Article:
Which antidepressant are you taking (or cocktail)?
Not all AD are created equally and often more than one AD is prescribed to provide the desired effect and mitigate what you are feeling (when one AD isn’t enough).
My first medical question I ask someone interested in doing psychedelic therapy is: Are you taking an antidepressant, antipsychotic or anti anxiety medication? If so, which one(s), what is the dose and for how have you been taking them?
Here are 4 categories of common AD prescribed:
1. SSRI = selective serotonin reuptake inhibitor
Paroxetine (Paxil), Sertraline (Zoloft), Citalopram (Celexa), Escitalopram (Lexapro), Fluoxetine (Prozac), Fluvoxamine (Luvox)
2. SPARI = serotonin partial agonist and reuptake inhibitor
Viibryd (Vilazodone), Trintellix (Vortioxetine)
3. SNRI = serotonin norepinephrine reuptake inhibitor
Venlafaxine (Effexor), Duloxetine (Cymbalta), Desvenlafaxine (Pristiq), Levomilnacipran (Fetzima)
4. DNRI = dopamine norepinephrine reuptake inhibitor
How long have you been on an AD and what is the dose?
Once we establish which medications are being taken, the second most important piece of information is duration and dosing. Why are these important to note?
If you have been on an AD for 1, 5, 10 + years, that provides a lot of insight into what’s going on for someone: afraid to wean off, not sure why you are on them in the first place, your Dr. tells you that you have to be on them the rest of your life or you feel pretty good on them and don’t want to rock the boat.
The longer the duration the more challenging it can be to wean down or off your AD. Your body and mind are so used to having AD in your system, you may be unknowingly addicted to them (your body and mind need them to feel good – including fearing how you feel without them).
When we have a dependency on something, we feel we have to have it no matter what. For about 25 years I had been taking a prescribed sleeping pill. When I chose to try Ayahuasca, I needed to stop taking it and be clean – out of my system. My first mental hurdle was realizing I had actually been taking them for 25 years! I was shocked. Secondly it was challenging to wean off them because I was physically and mentally dependent on them. I did wean down gradually and I had a month of shitty to no sleep (nothing else was particularly helpful). In the end I did go off them and that was 4 years ago. Today I don’t use any sleep aids and I actually sleep solidly (no more middle of the night bathroom trips either!). I do still have one addiction: my morning decaf cappuccino masterpiece I so lovingly create – I honestly don’t know if I can wean off them or want to – I love it so much!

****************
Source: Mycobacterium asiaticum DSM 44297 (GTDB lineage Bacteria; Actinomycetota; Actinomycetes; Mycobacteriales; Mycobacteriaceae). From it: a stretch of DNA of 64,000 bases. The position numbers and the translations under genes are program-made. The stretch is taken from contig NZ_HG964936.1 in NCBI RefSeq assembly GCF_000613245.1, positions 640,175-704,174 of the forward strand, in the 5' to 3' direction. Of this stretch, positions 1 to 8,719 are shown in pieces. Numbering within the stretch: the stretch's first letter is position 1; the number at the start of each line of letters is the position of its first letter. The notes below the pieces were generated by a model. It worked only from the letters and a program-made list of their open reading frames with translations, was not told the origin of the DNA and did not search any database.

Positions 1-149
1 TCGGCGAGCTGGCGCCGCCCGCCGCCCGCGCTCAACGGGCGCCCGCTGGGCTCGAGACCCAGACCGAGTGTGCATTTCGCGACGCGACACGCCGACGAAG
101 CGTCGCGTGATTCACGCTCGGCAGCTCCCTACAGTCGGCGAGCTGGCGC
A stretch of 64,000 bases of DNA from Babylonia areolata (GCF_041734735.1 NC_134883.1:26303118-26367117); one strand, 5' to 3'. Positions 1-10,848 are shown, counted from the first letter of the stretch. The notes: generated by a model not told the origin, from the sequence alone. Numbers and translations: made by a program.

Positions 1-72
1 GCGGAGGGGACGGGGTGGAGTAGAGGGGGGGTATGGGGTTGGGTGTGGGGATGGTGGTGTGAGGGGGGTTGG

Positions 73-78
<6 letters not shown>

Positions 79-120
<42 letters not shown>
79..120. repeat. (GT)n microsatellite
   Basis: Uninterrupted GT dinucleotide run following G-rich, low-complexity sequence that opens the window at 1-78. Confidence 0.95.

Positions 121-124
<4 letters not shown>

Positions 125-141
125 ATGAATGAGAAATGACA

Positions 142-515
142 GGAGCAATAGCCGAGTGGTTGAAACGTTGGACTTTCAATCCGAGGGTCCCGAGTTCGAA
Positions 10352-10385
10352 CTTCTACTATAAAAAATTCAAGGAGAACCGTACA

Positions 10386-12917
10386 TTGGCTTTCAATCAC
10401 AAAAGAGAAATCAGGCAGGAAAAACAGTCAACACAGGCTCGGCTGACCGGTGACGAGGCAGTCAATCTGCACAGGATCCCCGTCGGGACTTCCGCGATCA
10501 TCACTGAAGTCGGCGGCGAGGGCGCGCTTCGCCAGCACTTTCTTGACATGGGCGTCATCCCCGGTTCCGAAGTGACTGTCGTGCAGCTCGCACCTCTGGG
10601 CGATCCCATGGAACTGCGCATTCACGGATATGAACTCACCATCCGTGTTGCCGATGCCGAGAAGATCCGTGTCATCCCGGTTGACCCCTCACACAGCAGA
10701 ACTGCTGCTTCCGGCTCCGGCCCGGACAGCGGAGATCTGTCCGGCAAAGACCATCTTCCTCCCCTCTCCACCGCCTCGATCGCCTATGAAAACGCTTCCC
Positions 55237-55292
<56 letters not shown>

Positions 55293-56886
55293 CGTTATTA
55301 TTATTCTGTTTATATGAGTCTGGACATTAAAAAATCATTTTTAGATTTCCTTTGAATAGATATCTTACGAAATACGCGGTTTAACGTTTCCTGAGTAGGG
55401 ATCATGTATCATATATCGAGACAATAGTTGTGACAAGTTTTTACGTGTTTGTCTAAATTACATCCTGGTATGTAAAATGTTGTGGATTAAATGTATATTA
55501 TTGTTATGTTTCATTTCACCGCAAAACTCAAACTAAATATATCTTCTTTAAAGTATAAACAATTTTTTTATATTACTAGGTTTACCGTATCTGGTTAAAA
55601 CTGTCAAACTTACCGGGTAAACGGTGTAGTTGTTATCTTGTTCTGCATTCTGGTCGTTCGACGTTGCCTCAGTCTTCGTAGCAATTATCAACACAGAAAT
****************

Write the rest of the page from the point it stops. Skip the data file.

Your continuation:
Dosing is a critical factor, too. The higher the dose the longer it will take to wean down safely. The rule of thumb is lowering the dose as little as possible for about 2 weeks each wean down dose, so you don’t have (or greatly reduced) side effects, withdrawals or comedowns. This can take several months.
Depending which AD you are on and which psychedelic you want to do, you might not need to go off your AD completely. This is fantastic news for those that struggle to wean off (physically and mentally) and, in the meantime, you can work on mindfulness strategies to (re)learn coping strategies, increase general sense of wellbeing or whatever you need to hopefully improve your life and eventually come off the AD if that is a goal.
Mushrooms tend to be the best option for those that are still on AD medication BUT so many other factors need to be assessed (remember, I am all about safety first)!
If you are thinking about doing a treatment while on AD, you may experience a muted effect from the psychedelic as the AD drug can interfere with the intensity. On the flip side you may experience a heightened effect…which is why you need to have a journey with a skilled guide – you want your journey to be as smooth as possible. And of course you want to know if there are any contraindications between the AD and the psychedelic.
If you can tolerate this, taking a few days off (each drug has a half life – meaning how many hours or days not taking it, will it chemically be out of your system). At the very least omitting the same day dose would be beneficial to reducing the blunted effect. Once again, do not attempt any medical changes without consulting your doctor.